November 17th, 2018

Heritage in the Hat: How now brown scow

By Medicine Hat News on June 9, 2018.

In 1905, a new subdivision in Riverside opened. At a time when river lots on the south side of the river were selling for $500-$1,000, the river lots on the north side were a bargain at $140. For only $20 down and 12 monthly payments of $10, a 50×300-foot tax-free lot could be purchased! Problem was, Finlay Bridge had not yet been built. So how could a potential buyer access the new property? There were two options. An illegal walk across the CPR bridge or by the local river ferry, which was located directly across from the new subdivision at what is today the rear of the Medicine Hat Public Library. If you wanted to take a horse and buggy to do a drive-by, the ferry was the only option but it only operated, at the most, six months out of the year.

Ferry service began in 1883 when the NWMP built barracks at Police Point.Some of the NWMP officers formed a company which set up a seasonal ferry service in both Medicine Hat and Fort Macleod. The barracks were served by a cable-powered scow ferry which ran from Police Point to Lions Park. For ten years, the NWMP maintained the ferry. The ferry eventually became of little use to the post but had become important to local ranchers such as the Hargraves, the Tinneys and the McCutcheons living on the north side of the river. When the police moved to the south side in 1893, near what is today the Royal Canadian Legion, the ferry terminal was relocated to First Street. and the foot of Fourth Avenue S.E. At that time, its operation was taken over by the Territory and later the Province of Alberta.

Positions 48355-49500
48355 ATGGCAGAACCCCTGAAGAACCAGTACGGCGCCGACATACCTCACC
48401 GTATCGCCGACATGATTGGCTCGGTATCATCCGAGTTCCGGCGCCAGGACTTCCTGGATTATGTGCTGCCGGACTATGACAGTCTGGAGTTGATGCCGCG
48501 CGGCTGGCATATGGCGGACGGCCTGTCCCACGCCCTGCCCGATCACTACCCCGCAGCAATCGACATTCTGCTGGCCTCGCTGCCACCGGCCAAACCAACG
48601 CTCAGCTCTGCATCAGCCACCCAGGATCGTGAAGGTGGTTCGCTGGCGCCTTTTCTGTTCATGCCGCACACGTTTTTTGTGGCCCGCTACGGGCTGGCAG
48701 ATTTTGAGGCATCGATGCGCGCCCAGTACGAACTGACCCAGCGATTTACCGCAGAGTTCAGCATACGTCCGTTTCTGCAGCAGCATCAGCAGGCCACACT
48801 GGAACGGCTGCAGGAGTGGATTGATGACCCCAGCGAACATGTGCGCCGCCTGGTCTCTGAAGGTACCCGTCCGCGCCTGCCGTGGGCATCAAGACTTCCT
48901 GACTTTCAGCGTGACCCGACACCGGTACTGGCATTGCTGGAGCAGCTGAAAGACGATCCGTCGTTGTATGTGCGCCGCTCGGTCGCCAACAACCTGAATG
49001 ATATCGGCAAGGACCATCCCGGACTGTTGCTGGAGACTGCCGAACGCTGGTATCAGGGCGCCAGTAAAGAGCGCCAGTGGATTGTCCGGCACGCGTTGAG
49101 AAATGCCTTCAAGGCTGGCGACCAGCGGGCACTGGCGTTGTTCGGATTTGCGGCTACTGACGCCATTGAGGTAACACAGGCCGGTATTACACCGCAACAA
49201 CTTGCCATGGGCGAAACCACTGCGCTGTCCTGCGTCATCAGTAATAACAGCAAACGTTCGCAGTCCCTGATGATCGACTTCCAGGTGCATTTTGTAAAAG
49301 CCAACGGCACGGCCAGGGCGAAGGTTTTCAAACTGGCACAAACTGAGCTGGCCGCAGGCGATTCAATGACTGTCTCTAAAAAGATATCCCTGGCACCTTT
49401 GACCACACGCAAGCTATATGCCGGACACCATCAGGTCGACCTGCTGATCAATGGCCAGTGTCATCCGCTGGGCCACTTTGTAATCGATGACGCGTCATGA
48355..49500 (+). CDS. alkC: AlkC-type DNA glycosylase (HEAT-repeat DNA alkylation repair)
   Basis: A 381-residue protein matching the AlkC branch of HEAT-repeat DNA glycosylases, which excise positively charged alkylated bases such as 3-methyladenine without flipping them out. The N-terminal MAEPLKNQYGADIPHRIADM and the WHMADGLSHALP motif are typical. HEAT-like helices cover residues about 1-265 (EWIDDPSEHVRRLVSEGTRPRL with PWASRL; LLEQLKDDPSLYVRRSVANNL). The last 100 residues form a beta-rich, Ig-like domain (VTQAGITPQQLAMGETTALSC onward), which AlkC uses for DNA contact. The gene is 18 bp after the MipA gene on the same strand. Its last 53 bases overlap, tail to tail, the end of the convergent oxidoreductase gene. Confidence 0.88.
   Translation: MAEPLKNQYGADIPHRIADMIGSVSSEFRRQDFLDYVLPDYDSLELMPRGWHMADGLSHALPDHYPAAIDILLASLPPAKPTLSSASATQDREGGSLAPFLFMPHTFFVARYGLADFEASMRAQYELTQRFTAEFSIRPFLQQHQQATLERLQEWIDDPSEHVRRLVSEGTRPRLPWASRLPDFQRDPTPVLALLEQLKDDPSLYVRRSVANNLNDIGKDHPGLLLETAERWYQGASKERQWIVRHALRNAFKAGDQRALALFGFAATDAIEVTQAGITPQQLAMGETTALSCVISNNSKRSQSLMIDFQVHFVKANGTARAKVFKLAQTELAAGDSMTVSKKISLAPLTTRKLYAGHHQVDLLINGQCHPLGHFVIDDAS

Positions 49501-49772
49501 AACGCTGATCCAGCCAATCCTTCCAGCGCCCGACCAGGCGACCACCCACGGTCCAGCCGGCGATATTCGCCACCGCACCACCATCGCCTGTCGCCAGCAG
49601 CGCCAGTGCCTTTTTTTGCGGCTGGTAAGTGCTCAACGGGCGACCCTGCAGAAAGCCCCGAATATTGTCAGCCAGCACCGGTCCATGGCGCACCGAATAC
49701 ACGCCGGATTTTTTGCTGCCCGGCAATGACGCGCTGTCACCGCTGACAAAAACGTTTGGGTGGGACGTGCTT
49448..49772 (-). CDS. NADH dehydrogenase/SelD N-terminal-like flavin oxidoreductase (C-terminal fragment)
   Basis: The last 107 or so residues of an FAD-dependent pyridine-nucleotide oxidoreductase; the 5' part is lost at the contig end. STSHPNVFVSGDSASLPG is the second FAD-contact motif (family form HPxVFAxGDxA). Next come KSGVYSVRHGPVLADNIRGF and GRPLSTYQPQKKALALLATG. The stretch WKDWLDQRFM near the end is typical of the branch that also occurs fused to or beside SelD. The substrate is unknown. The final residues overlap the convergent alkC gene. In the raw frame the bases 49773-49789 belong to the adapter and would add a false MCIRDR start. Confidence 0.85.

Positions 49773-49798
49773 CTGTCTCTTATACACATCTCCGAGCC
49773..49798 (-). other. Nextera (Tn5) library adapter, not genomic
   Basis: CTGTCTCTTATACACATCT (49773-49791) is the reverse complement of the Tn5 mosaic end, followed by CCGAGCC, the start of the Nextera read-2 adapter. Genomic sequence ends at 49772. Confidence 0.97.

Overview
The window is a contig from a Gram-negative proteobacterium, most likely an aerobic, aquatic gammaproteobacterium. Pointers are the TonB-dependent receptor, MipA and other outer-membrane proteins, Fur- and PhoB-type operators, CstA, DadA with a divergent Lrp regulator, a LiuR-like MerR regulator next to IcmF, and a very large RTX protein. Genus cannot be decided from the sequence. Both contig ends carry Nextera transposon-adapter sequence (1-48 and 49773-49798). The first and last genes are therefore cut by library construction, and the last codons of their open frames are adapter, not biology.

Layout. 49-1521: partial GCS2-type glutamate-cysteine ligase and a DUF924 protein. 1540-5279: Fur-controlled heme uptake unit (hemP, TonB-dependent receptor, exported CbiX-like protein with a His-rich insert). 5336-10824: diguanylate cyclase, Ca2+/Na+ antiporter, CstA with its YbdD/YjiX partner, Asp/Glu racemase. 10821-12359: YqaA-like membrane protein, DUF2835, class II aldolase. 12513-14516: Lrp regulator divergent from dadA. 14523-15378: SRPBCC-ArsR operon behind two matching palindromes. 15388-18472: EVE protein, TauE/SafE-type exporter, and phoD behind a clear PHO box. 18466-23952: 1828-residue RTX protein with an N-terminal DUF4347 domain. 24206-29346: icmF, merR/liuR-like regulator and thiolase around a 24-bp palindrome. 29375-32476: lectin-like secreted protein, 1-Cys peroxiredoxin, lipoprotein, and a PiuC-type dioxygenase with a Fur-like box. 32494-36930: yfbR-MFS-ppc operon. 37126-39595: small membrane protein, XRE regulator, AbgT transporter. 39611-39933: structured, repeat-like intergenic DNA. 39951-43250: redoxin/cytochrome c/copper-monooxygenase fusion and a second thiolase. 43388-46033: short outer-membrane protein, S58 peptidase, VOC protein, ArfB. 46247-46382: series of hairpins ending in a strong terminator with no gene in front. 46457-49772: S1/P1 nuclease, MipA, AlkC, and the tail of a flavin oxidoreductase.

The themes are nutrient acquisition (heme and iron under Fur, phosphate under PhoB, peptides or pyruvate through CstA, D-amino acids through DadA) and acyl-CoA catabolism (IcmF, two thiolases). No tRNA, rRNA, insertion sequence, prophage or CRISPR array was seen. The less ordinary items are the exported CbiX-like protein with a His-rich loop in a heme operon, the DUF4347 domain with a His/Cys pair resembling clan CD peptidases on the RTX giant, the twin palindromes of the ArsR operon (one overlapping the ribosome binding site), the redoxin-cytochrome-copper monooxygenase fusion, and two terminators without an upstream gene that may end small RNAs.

One of the later known ferry operators was Joseph H. McQueen who lived in a pre-1900 home at 1036 Esplanade, today a vacant lot at 154 First St. S.W. Ferryman McQueen, 67 years old, was present when a tragic accident occurred on June 10, 1905. Alexander Green drowned when his buggy slipped off the ferry into the water because the ferry chain which should have prevented this was not in place. Green with his two-year old son and a friend were among hundreds taking the ferry that day,heading to Police Point for a baseball game.

The accident was a reminder that ferry service was not without its pitfalls. By this time, town residents were aware a bridge was coming, as did the Riverside developers. The ferry era was coming to a close.

On the rear lawn of the Medicine Hat Public Library stands a plaque, placed there in 1980 by the Historical Society of Medicine Hat and District. This historic marker documents the history of crossing the river within Medicine Hat and marks the site of the ferry terminal which operated there from 1893 until 1908 when Finlay Bridge opened.

Malcolm Sissons is the Chair of the Heritage Resources Committee. This column was researched and composed by Committee member Sally Sehn. Source: River Crossings 1883-1980, The Historical Society of Medicine Hat & District, Mar. 24, 1981

Share this story:

Leave a Reply

You must be logged in to post a comment.